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After filming ‘Andi Mack’ in Utah, Payton Elizabeth Lee prepares to star in ‘Doogie Kameāloha, M.D.’

Peyton Elizabeth Lee says her time in Utah prepared her to film in Hawaii.

(Karen Neal/Disney) Peyton Elizabeth Lee stars in “Doogie Kameāloha, M.D.”

The star of “Doogie Kameāloha, M.D.” prepared for shooting the new series in Hawaii by spending 2½ years shooting a different series in Utah.

Peyton Elizabeth Lee played the title character in the made-in-Utah “Andi Mack” for the Disney Channel, and now she’s playing the title character in a “Doogie Howser, M.D.” reboot for Disney+, which starts streaming Wednesday.

“‘Andi Mack’ and shooting in Utah was such an incredible experience for me,” Lee said. “And while, obviously, Utah and Hawaii are incredibly different in pretty much every way, there is something similar about the two experiences.”

When you shoot a show on location, “you only really have your cast and crew there with you,” said the 17-year-old actress. As a result, “you get very close to who you’re working with very quickly. That happened in Utah and that really happened again for me in Hawaii.”

(Photo courtesy of the Disney Channel) Peyton Elizabeth Lee (as Andi) and Lilan Bowden (as Bex) are seen here in Magna filming an episode of “Andi Mack.”

“‘Andi Mack’ was sort of my first time doing any of this,” Lee said. “Going into ‘Doogie,’ having more experience, I definitely was more comfortable.”

The concept of the new “Doogie” is patterned on the 1989-93 original: Lahela Kameāloha (Lee) is a 16-year-old wunderkind who is both a medical doctor and a teenager trying to figure herself out. The show features an updated version of the original theme song with a Hawaiian flair — plus a best friend who climbs in and out of Doogie’s bedroom window, a parent who’s also a doctor (it’s the mom this time), the same journaling at the end of episodes (done in a different way), and the general feel of the original.

You don’t have to have seen a single episode of the original series to appreciate the reboot, “but if you have seen the original, there are all of these little Easter eggs and all of these little times where we pay homage to the original,” Lee said. “And keep, hopefully, the spirit of the original alive.”

She had not seen a single episode of “Doogie Howser, M.D.” while she was growing up. “It was just a little before my time,” Lee said.

Well, more than a little. She was born in 2004, 11 years after the final episode of “Doogie Howser, M.D.” — with a teenage Neal Patrick Harris in the title role — aired.

But when she got the audition for the reboot, “I remember my parents being so excited because they loved the show. I had to sit down and start watching it immediately.”

Executive producer Kourtney Kang (“Fresh Up the Boat,” “How I Met Your Mother”) came up with a simple but genius idea for the shared first names of the lead characters in the two versions — the reboot takes place in the “real” world, where “Doogie Howser” was a show. And the new Doogie gets stuck with the nickname because of that show, “which apparently is a thing that happens sometimes to young doctors,” Kang said.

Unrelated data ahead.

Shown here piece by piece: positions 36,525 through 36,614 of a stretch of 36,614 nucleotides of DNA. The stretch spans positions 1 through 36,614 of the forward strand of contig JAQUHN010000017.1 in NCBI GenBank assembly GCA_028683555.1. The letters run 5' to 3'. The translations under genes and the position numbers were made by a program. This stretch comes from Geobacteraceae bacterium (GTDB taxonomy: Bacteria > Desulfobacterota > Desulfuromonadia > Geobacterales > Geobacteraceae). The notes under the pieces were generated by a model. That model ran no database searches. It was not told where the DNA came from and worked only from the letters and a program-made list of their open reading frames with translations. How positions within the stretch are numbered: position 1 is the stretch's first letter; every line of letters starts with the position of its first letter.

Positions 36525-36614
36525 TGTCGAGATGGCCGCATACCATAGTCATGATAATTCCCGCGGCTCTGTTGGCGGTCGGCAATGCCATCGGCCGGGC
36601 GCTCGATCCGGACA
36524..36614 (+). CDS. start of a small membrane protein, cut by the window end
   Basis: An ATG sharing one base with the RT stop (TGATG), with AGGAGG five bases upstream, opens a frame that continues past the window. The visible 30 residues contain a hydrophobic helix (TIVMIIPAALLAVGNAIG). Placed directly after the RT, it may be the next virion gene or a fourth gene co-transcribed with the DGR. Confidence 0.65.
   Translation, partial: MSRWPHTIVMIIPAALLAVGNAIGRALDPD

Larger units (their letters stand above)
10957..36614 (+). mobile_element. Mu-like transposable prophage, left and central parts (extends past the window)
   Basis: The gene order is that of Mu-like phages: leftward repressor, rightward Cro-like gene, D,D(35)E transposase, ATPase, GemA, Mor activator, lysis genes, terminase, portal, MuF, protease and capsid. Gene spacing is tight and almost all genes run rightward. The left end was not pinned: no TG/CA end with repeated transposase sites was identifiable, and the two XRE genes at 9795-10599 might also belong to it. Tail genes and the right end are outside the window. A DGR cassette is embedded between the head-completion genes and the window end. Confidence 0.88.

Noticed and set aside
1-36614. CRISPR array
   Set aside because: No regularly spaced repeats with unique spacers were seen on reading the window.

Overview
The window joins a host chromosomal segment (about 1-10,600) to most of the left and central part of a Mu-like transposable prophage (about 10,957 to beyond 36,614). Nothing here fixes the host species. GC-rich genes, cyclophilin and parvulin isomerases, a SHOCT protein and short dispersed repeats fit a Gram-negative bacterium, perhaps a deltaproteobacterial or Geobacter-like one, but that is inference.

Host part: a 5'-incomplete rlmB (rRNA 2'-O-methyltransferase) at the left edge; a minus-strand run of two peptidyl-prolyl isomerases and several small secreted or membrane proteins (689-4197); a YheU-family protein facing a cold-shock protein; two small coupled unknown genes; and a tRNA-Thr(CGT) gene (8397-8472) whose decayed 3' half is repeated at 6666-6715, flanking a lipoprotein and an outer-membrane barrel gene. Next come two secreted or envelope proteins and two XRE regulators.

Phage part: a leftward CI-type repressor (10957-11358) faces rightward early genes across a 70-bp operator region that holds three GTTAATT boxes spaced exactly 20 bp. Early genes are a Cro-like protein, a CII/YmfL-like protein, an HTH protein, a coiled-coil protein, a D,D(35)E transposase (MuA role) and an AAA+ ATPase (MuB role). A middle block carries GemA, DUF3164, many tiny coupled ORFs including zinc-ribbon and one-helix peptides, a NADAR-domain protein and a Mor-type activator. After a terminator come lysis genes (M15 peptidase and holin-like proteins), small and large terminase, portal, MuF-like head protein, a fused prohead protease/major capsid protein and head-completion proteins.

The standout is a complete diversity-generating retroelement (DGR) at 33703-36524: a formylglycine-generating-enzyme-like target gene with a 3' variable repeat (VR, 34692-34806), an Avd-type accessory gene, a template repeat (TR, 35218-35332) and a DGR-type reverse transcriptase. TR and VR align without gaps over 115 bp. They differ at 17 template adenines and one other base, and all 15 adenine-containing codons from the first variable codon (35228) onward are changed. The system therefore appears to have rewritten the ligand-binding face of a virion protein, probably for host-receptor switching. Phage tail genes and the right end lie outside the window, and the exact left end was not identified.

(Justin Stephens/Disney) Matthew Sato as Kai, Kathleen Rose Perkins as Clara, Peyton Elizabeth Lee as Lahela/Doogie, Jason Scott Lee as Benny and Wes Tian as Brian.

As production on “Fresh Off the Boat” was winding down, executive producer Melvin Mar was searching for “another show we can do that featured an Asian American lead,” he said. He pitched the idea to the widow and son of Stephen Bochco, who produced the original series. And when they responded enthusiastically, he “called Kourtney Kang, who I equate to a 16-year-old genius, and she did everything else.”

Kang “grew up watching” the original “Doogie” and was a “huge fan. ... And, separately, I’ve always wanted to do a show about my family and my experience.”

Kang — who grew up in Philadelphia, not Hawaii — is the daughter of a white mother and an Asian American father. Doogie’s parents (Jason Scott Lee and Kathleen Rose Perkins) are based on Kang’s parents; the family is based on Kang’s family.

Bochco’s son, Jesse, is a producer/director on the new “Doogie,” and he was instantly taken with Lee during casting. “Peyton blew our faces off, and here we are,” he said.

And the teenager-formerly-known-as-Andi Mack is thrilled to take on a another role that echoes her own life. She, too, is the daughter of an Asian American father and a white mother. (Her father, actor Andrew Tinpo Lee, guest stars in the final two episodes of the 10-episode season.)

“I still have that youthful excitement about it all because this is my dream,” Lee said. And portraying a character this complex “is just all I’ve ever hoped for.”

She feels Doogie/Lahela is “so complex and has all these different layers to her.” Her research for the character included many conversations with Kang. “It was very important for me to know her story and … to keep the spirit of her journey alive.”

And, for the whole team, it was equally important to hold on to the original spirit of Doogie Howser. The producers have been in touch with Neil Patrick Harris, who has been “so supportive of this project and so lovely,” Kang said. They had hoped to have him make an appearance in Season 1, but because of COVID restrictions “it didn’t work out.”

“But he was, like, ‘If there is a Season 2, I would love to come out,’” Kang said. Assuming things go well, the show’s writers are “so excited thinking about all the possibilities of what that could be.”

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